European Economic and Social Committee launched ‘Space & Society’ project to bring space technologies closer to the citizens. Six events are already lined up in the next three months. Find out how you can participate.
Space systems and space-based technologies are a critical part of the daily life of all European citizens and businesses. But are the citizens aware of all the advantages which these technologies bring? Is this large market easily accessible to European SMEs? What has already been done at European level in this sector? These questions were the starting point for the Space & Society project, launched by the European Economic and Social Committee last September.
The European Economic and Social Committee is a consultative body of the European Union composed of 353 members from various economic and social interest groups in Europe. Its role is to ensure that European policies and legislation tie in better with economic, social and civic circumstances on the ground and to promote the development of a more participatory European Union. Its opinions are forwarded to the Council, the European Commission and the European Parliament. It thus has a key role to play in the EU’s decision-making process.
The Committee has always devoted considerable attention to space policy, giving its opinion on different legislative initiatives in this field (recently, for instance, on the directive on the dissemination of Earth observation satellite data for commercial purposes). But the initial idea behind this project was to go further than the Committee’s usual task of issuing opinions and to find an innovative way to answer the above-mentioned questions.
The first step was to set up a steering group, find interested partners, prepare a project plan and discuss the main objectives to be achieved. Six Committee members from six different countries, including the project coordinator Mr. Lozia, were joined by several partners from the public and private sphere (European Commission, ESA, EARSC, EURISY and more recently Geospatial Media & Communications, NEREUS, ESPI, EUROGI and GSA). Two preparatory meetings took place before the presentation of the project at the 7th Annual Conference on European Space Policy which was held in Brussels in January 2015 and brought together more than 700 participants from the space sector.
The next steps are still to come! At the heart of the project are six events which will be organised between April and June 2015 in 6 European countries. The first event will take place in Brussels in April, and will focus on the depiction of space by young painters from an art school in Bucharest. In May, a conference will be organised in Kaunas, in Lithuania, on space policy in the Baltic region. Then in June, there will be three conferences held in Italy, in France and in The Netherlands on the following topics: current and future legislative initiatives, new job opportunities linked to the use of new space applications and SMEs involved in space with a focus on incubators. This series of events will culminate with a visit to Cologne, Germany, to discuss the promotion of space in schools and universities.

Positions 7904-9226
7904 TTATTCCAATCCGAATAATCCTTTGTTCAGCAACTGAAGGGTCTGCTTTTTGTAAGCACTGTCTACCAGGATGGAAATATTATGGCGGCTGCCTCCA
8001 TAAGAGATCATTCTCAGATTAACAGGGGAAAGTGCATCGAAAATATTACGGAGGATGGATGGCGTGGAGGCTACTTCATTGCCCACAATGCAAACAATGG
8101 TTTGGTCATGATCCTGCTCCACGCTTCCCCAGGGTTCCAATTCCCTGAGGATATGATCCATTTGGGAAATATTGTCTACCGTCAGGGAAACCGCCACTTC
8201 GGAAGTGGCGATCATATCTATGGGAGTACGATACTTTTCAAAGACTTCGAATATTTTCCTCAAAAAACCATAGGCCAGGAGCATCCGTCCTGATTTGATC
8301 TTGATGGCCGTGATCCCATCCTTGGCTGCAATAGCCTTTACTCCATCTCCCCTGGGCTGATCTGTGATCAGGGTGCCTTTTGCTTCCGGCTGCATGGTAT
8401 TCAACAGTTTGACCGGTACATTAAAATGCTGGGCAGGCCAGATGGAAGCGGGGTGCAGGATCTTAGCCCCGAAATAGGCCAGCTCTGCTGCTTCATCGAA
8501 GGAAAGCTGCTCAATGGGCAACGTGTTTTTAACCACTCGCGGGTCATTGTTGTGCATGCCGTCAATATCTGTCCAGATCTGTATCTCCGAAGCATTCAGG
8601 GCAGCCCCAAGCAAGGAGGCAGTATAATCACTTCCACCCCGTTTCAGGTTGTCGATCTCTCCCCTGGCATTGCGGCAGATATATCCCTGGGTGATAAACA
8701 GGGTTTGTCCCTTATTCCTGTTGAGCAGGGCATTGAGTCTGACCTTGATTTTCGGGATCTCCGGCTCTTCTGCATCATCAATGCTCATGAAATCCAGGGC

Each event and its specific objectives are tailored to the context of the host country and coordinated as appropriate with the national stakeholders. They represent an excellent opportunity to reach out beyond the space community and involve socio-economic stakeholders from various sectors at all levels. Information gathered at all these events will contribute to the final conference to be held at the EESC premises in Brussels on 29 June 2015. Policy-makers, representatives from civil society, students and other stakeholders from the space sector or abroad will be invited to give their point of view on different aspects of the European space policy.
What is the objective of the Space & Society project, as determined by the steering group and its partners? First of all, the group will issue final recommendations, based on all these events and on exchanges the Committee members had in their respective countries. The recommendations will be presented to the Commission, ESA and other key stakeholders in the European space sector. But the final, more ambitious objective is to set up a permanent platform which will bring together all interested stakeholders to meet the shared goal of bridging the missing links. There is a clear need to identify and remove barriers in order to increase the benefits of the internal market, to make space activities more attractive to young people, to support research and education in this field, to create new and better-quality jobs, to ensure investments are profitable, and to maintain and increase Europe’s pre-eminent role.
Project website: http://europa.eu/!Tr99BK